Saturday, November 04, 2006


Chemotherapy, especially in women undergoing treatment for breast cancer, can be associated with confusion and memory problems. For several of my patients, the mental fall-out from treatment has been far more distressing than the cancer diagnosis.

Several studies of note have appeared recently in the medical literature regarding chemobrain--including its causes, longterm outlook, and treatment:

1. An imaging study done at UCLA utilized PET scan technology to measure changes in blood flow and brain cell metabolism after chemotherapy. They found that key regions in the frontal cortex in charge of memory and 'executive functioning' demonstrated functional changes as much as 10 years after treatment. Lead investigator, Dr. Daniel Silverman, noted: "We found that the lower the patient's resting brain metabolism rate was, the more difficulty she had performing the memory test."

2. Ohio researchers improved focus and memory function in a group of 'chemobrainers,' 94% of whom were women post-therapy for breast or ovarian cancer, with the use of a purified form of methylphenidate (Ritalin) called Focalin. This medication is used for treatment of ADD. Focalin is known to improve function in brain pathways utilizing the neurotransmitter norepinephrine which enhances attention and focus, and chemotherapy is believed to alter neurotransmitter levels.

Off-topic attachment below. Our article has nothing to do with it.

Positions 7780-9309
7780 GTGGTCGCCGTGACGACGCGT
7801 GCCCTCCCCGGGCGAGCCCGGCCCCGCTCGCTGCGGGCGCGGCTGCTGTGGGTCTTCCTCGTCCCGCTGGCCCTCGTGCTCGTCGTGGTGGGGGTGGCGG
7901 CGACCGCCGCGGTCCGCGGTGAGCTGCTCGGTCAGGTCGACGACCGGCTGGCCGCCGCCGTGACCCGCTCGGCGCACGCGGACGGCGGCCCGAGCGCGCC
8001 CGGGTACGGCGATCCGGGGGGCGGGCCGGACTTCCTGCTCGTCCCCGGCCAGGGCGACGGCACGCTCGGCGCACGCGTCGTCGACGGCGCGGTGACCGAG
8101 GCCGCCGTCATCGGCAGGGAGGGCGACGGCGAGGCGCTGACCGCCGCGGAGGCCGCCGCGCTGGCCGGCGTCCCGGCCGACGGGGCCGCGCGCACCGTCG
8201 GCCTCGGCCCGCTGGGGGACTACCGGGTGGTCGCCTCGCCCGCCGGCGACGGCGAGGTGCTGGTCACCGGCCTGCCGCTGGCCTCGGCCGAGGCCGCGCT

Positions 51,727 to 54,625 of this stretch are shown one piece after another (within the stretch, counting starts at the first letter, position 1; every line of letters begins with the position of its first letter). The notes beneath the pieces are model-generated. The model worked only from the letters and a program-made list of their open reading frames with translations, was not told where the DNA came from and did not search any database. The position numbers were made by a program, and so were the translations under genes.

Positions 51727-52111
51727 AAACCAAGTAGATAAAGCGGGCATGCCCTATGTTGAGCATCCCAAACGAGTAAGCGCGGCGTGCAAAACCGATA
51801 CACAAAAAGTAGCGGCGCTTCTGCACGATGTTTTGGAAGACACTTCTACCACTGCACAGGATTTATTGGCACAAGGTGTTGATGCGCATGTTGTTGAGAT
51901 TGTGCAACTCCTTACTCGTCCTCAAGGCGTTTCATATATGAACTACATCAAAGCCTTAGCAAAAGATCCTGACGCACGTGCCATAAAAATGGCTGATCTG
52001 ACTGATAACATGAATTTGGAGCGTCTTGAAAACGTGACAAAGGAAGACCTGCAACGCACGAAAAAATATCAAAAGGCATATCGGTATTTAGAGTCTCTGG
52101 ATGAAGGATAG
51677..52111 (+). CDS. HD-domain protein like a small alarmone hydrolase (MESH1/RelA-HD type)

3. A large study of cancer survivors age 65 and older did not show an increase in dementia diagnoses within the first 2 years after chemotherapy treatment. The authors theorized that chemobrain may cause more short-term changes in memory rather than the permanent and profound disruptions that lead to Alzheimer-like diseases.

No comments: